The Amherst-based Center for Inquiry, a nonprofit organization that debunks paranormal and fringe science claims, has opened a New York City office.
The center, founded by retired University at Buffalo philosophy professor Paul Kurtz, opened an office last month at 30 Rockefeller Center. The organization relocated its 2-year-old Montclair, N.J., office and five employees to Manhattan.
The new office, in the same building as NBC's headquarters, puts the center closer to the large broadcasting networks.
Kurtz and other Center for Inquiry employees and fellows have often appeared on NBC, CNBC and other networks to provide scientific analysis of religious and paranormal claims.
"New York is the financial and the media publishing capital of the world and we thought we could have a bigger impact by having an office there," Kurtz said.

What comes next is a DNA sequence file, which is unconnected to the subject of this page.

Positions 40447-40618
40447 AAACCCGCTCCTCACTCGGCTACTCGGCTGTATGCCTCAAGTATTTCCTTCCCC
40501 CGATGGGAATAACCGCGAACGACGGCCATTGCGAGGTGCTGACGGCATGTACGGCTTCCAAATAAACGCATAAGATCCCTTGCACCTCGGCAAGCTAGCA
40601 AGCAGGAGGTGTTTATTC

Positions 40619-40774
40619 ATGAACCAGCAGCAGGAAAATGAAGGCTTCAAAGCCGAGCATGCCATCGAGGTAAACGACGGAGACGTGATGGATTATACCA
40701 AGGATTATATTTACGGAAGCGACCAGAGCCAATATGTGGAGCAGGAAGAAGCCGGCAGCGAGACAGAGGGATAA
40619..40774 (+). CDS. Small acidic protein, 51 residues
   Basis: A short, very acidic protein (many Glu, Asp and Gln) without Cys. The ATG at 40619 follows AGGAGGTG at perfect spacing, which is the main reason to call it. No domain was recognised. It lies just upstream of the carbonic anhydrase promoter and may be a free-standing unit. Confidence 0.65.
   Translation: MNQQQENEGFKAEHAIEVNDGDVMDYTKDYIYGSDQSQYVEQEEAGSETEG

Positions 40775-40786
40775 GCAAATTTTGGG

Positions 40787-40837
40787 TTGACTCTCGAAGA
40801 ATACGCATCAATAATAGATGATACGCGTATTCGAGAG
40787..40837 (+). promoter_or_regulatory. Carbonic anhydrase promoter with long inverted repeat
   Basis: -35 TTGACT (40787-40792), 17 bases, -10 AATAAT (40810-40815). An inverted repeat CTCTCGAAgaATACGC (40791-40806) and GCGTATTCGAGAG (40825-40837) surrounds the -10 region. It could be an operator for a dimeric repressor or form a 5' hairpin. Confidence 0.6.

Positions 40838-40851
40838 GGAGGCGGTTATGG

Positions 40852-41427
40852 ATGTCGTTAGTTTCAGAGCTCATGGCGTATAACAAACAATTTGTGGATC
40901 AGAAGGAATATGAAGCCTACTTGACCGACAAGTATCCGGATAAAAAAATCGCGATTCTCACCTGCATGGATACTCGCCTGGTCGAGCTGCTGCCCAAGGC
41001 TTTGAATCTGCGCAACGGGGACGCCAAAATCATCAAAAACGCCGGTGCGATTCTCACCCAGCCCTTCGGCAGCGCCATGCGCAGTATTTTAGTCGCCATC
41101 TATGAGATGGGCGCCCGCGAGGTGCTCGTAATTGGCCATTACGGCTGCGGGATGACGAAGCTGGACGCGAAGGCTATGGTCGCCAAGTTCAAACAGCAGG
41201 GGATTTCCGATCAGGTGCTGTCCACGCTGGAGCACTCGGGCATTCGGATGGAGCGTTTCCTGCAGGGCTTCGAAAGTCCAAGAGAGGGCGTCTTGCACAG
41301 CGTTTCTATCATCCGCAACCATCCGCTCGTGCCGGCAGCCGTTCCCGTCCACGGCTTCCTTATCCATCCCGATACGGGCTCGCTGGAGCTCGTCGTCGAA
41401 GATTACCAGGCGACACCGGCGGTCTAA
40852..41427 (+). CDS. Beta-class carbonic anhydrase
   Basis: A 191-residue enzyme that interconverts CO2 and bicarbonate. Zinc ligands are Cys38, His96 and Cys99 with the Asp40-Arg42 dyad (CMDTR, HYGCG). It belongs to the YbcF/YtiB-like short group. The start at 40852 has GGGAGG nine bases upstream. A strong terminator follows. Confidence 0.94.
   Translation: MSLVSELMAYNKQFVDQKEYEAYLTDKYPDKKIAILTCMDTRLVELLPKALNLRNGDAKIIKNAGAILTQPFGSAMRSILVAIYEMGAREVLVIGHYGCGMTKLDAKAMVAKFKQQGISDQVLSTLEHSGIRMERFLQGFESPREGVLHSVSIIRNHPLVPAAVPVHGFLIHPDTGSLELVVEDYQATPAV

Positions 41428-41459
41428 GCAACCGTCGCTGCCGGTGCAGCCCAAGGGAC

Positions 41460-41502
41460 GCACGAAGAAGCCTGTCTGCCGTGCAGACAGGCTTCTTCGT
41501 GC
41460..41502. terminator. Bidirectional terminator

The center also has offices in Los Angeles and Tampa. The organization employs 54 people, including 33 at its Sweet Home Road headquarters.
The Center for Inquiry has two major divisions, the Center for the Scientific Investigation of Claims of the Paranormal and the Council for Secular Humanism.
Numerous publications are produced by the organization each year, including "Skeptical Inquirer" and "Free Inquiry."
Most of the publishing work is done in Amherst.
Kurtz is also the founder of Prometheus Books, a local book publisher.
The nonprofit organization runs on donations, grants and subscription income from more than 100,000 magazine subscribers. The center's magazines do not sell advertisements.
The Amherst organization has enjoyed support from many worldwide scientists through the years. Scientists affiliated with the organization have included the late Isaac Asimov, DNA discoverer Francis Crick and Bill Nye, the "Science Guy" of children's television.